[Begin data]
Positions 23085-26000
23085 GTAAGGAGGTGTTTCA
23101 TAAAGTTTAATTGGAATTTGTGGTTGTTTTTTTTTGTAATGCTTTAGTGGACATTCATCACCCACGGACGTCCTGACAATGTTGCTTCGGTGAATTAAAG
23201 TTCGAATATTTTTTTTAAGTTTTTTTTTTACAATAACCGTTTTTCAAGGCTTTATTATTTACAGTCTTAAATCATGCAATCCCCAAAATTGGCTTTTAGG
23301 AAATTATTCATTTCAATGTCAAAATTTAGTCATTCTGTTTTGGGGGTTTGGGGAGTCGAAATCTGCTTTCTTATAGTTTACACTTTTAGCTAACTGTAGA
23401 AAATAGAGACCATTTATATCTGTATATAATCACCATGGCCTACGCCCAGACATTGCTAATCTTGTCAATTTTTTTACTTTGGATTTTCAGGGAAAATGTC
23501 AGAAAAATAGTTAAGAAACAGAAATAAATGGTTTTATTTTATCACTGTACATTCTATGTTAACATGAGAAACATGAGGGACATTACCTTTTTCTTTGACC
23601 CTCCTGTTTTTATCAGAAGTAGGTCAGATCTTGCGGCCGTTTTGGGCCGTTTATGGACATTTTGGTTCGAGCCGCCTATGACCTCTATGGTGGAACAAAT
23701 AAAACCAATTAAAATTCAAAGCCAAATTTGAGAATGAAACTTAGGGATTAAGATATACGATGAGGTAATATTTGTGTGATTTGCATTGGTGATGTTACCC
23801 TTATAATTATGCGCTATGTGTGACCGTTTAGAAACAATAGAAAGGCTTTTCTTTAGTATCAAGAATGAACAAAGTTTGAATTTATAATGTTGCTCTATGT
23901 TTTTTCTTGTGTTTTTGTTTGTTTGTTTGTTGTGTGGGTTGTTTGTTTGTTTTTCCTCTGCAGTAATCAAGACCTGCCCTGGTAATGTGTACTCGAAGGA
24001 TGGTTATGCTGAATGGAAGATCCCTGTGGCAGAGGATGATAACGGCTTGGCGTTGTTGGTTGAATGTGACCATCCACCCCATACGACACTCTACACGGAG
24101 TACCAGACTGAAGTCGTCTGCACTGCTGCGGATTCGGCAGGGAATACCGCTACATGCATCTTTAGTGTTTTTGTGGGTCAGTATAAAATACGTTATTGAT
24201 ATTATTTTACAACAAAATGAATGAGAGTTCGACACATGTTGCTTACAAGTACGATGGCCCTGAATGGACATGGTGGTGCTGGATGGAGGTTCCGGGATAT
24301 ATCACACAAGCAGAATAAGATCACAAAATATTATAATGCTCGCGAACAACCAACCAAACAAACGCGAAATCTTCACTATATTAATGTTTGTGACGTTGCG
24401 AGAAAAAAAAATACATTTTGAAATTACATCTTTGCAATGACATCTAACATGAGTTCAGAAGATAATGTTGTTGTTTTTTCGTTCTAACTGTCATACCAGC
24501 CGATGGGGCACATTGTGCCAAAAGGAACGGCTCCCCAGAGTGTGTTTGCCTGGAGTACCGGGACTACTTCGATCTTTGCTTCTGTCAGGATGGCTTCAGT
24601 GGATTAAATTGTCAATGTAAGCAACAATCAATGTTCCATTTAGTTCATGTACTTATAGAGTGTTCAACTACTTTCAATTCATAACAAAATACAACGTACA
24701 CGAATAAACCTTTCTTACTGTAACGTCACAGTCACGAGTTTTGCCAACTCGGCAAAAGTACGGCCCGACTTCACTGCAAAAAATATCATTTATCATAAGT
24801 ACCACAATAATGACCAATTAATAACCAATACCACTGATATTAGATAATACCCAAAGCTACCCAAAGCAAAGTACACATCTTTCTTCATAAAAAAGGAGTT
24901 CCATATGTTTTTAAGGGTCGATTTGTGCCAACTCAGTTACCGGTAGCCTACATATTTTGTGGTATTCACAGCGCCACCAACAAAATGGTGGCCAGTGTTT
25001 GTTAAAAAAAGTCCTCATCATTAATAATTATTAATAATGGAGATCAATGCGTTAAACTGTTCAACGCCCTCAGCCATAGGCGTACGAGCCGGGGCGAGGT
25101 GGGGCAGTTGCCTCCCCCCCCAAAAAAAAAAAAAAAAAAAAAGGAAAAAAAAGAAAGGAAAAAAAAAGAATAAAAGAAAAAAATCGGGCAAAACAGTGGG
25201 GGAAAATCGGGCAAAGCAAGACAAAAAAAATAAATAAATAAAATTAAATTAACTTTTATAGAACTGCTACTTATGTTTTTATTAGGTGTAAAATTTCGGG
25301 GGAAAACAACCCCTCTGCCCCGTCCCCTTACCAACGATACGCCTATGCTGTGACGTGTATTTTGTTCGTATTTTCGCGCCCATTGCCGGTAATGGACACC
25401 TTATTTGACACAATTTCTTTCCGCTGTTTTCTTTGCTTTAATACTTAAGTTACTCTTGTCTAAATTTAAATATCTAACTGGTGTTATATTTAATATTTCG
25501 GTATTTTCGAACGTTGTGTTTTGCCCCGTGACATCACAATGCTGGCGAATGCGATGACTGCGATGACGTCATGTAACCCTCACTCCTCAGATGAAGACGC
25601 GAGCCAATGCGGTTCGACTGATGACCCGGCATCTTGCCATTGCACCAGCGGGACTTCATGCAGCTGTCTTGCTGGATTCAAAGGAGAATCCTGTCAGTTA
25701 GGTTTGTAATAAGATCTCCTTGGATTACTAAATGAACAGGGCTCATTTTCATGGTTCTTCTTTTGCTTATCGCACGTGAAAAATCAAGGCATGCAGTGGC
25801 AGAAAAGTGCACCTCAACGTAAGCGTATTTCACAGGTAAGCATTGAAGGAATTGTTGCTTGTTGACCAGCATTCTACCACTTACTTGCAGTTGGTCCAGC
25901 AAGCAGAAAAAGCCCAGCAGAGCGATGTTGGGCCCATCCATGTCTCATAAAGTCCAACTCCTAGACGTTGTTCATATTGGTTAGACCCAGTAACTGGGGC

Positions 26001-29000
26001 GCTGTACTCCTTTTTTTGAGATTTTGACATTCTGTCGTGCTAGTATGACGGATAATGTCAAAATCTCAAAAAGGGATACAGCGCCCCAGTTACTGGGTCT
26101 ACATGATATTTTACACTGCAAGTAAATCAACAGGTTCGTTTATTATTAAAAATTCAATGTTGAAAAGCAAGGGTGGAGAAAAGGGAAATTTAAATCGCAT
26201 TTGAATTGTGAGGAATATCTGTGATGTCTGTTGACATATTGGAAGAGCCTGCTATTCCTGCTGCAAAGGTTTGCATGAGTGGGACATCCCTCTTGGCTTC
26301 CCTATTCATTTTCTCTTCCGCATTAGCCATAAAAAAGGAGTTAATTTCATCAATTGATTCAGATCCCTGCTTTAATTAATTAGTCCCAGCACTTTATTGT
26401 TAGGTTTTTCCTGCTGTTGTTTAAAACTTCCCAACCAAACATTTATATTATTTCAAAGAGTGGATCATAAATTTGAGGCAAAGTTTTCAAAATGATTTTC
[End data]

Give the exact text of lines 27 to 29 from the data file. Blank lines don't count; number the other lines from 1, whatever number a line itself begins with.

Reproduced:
25501 GTATTTTCGAACGTTGTGTTTTGCCCCGTGACATCACAATGCTGGCGAATGCGATGACTGCGATGACGTCATGTAACCCTCACTCCTCAGATGAAGACGC
25601 GAGCCAATGCGGTTCGACTGATGACCCGGCATCTTGCCATTGCACCAGCGGGACTTCATGCAGCTGTCTTGCTGGATTCAAAGGAGAATCCTGTCAGTTA
25701 GGTTTGTAATAAGATCTCCTTGGATTACTAAATGAACAGGGCTCATTTTCATGGTTCTTCTTTTGCTTATCGCACGTGAAAAATCAAGGCATGCAGTGGC